Our Voyager spacecraft are in a fascinating place indeed, where the stream of charged particles flowing out from the Sun — the solar wind — bumps up against what we might call the ‘interstellar wind,’ the tenuous material expelled from other stars in our neighborhood. We’ve looked at the solar wind’s possibilities for propulsion many times, pondering whether it could push a ‘magsail’ at high velocity to the outer system, and whether such a push would be controllable (it looks to be a turbulent ride indeed). But new work reminds us that the Sun’s magnetic field lines are likewise pushed outward by the solar wind. Merav Opher (Boston University) comments:
“The sun’s magnetic field extends all the way to the edge of the solar system. Because the sun spins, its magnetic field becomes twisted and wrinkled, a bit like a ballerina’s skirt. Far, far away from the sun, where the Voyagers are, the folds of the skirt bunch up.”
We’re learning from those same Voyagers as they move through the boundary region at system’s edge that the distant magnetic field is a place where magnetic field lines re-orient themselves, forming bubbles approximately 160 million kilometers wide. At this distance, the bubbles have become self-contained structures disconnected from the solar magnetic field. They’re large enough — a bit larger than the Earth’s distance from the Sun — that it would take weeks for the Voyagers to cross even one of them. For those of you keeping count, Voyager 1 is now traveling at just over 17 km/sec relative to the Sun, while Voyager 2 is at 15.5 km/sec.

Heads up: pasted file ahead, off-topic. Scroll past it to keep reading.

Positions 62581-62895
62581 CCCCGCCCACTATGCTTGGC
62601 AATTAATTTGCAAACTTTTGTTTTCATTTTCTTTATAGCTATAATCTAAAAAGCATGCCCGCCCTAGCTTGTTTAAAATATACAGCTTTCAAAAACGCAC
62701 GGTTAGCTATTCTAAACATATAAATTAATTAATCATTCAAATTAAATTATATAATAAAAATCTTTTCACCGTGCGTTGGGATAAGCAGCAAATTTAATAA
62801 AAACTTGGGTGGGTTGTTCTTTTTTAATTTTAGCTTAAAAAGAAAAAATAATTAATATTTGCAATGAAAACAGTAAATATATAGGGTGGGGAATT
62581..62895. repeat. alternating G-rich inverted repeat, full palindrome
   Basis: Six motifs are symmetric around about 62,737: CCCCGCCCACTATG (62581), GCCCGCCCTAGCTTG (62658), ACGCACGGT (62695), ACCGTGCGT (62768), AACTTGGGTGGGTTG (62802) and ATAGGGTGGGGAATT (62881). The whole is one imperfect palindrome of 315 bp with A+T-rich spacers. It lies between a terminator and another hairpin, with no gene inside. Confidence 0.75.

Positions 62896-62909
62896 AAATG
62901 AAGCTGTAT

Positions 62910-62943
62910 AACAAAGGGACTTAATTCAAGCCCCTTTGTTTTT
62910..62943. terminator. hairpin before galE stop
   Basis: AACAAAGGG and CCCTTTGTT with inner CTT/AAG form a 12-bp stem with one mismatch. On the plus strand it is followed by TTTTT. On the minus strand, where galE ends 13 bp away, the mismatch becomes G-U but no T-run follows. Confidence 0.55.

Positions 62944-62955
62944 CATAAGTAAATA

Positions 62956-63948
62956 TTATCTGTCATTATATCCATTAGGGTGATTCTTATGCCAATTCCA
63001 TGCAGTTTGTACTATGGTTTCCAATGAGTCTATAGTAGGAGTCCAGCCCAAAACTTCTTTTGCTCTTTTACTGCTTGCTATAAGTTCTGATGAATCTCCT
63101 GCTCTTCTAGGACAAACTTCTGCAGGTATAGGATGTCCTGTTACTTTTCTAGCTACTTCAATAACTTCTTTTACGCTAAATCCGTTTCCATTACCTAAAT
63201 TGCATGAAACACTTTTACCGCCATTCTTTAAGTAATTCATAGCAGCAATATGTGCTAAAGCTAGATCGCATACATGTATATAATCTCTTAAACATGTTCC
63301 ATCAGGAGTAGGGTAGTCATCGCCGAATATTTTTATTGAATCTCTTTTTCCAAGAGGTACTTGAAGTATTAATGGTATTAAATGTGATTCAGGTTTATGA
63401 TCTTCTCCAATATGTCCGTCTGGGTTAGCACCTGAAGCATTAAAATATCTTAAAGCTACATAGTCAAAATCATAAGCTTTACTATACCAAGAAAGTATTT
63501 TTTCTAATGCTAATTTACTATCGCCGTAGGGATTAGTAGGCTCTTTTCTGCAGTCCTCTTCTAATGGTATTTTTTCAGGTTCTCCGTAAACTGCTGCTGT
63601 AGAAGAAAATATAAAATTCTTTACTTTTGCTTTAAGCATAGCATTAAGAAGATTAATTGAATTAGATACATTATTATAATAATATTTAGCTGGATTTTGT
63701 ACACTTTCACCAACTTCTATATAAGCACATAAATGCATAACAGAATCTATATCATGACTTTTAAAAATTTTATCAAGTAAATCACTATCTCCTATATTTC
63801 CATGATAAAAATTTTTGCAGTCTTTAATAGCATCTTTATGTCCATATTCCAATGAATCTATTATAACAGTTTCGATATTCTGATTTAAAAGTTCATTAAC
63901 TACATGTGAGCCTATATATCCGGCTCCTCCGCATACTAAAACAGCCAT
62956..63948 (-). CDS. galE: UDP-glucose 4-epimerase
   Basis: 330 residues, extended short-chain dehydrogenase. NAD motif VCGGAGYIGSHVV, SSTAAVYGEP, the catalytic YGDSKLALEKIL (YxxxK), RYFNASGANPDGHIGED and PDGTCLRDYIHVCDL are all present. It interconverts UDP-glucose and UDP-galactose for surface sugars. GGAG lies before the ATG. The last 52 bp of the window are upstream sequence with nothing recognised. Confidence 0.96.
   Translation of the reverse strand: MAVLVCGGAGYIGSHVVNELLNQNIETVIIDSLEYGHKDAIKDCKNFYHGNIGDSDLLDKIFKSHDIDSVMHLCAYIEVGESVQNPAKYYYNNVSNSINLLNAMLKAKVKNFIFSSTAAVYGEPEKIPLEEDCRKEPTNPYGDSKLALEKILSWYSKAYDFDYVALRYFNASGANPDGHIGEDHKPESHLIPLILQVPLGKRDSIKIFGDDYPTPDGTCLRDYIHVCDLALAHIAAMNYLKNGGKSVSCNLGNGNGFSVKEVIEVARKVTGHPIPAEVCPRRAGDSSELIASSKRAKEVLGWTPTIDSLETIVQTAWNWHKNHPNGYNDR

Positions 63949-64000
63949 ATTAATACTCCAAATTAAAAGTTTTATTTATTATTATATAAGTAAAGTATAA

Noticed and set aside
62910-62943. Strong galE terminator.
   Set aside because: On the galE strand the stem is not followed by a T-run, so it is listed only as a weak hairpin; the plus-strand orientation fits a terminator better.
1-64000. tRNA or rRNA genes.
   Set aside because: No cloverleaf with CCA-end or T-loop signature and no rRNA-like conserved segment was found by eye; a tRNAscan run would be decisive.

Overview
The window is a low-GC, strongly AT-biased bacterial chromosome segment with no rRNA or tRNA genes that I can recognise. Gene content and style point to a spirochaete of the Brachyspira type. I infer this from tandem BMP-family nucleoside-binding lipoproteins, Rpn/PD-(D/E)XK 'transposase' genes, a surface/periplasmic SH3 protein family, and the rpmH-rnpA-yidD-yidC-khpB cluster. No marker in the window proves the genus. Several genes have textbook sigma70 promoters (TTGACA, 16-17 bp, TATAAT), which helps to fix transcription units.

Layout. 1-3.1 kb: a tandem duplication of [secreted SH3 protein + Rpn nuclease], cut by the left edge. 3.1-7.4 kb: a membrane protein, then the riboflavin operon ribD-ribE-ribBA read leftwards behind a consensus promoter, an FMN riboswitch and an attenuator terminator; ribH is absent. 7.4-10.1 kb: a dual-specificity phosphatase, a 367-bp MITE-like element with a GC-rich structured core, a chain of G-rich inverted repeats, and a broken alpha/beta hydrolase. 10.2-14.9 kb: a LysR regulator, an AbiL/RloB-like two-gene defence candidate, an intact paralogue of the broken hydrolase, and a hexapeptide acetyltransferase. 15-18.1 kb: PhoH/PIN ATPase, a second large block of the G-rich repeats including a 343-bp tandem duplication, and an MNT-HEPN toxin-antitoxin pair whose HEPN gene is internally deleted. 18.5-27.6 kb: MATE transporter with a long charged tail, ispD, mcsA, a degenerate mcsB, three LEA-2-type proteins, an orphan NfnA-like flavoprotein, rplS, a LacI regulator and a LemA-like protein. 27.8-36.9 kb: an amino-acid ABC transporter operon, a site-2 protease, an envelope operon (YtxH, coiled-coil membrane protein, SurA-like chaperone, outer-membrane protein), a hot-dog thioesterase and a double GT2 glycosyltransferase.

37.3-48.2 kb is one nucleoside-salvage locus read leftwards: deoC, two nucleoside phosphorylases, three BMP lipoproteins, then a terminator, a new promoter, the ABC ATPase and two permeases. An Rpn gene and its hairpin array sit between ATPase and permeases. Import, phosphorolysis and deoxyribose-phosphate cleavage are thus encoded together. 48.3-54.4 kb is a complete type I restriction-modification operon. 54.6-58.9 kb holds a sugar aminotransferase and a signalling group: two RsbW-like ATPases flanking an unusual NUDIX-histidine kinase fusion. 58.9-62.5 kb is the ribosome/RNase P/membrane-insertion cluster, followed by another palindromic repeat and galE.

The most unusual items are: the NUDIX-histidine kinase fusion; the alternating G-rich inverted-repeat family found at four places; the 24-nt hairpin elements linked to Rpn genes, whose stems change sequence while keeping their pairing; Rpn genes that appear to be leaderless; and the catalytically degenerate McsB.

Image: Red and blue spirals are the gracefully curving magnetic field lines of orthodox models. New data from Voyager add a magnetic froth (inset) to the mix. Credit: NASA
Once again Voyager overturns established ideas. The idea that the Sun’s magnetic field curved around to re-connect gracefully with the Sun now gives way at least partially to the idea of what University of Maryland physicist Jim Drake calls ‘a foam at the edge of the Solar System.’ What the Voyagers’ energetic particle sensor readings suggest is that the spacecraft are moving in and out of this foam in an area where the Solar System interacts with the rest of the galaxy. This region, the heliosheath, is our system border, and the characteristics of that border should affect how everything from galactic magnetism to cosmic rays fare as they try to enter the system.
Opher points out that the magnetic bubbles may be a major line of defense against galactic cosmic rays — sub-atomic particles accelerated to near light-speed — but we don’t yet have a handle on how efficient the bubble structure really is. Cosmic rays could become trapped inside the bubbles, but they may be too porous to maximize this effect. “We’ll probably discover which is correct as the Voyagers proceed deeper into the froth and learn more about its organization,” says Opher. “This is just the beginning, and I predict more surprises ahead.” With the Voyagers, we’ve learned to expect nothing less.
The paper is Opher et al., “Is the magnetic field in the heliosheath laminar or a turbulent bath of bubbles?” accepted by the Astrophysical Journal (preprint).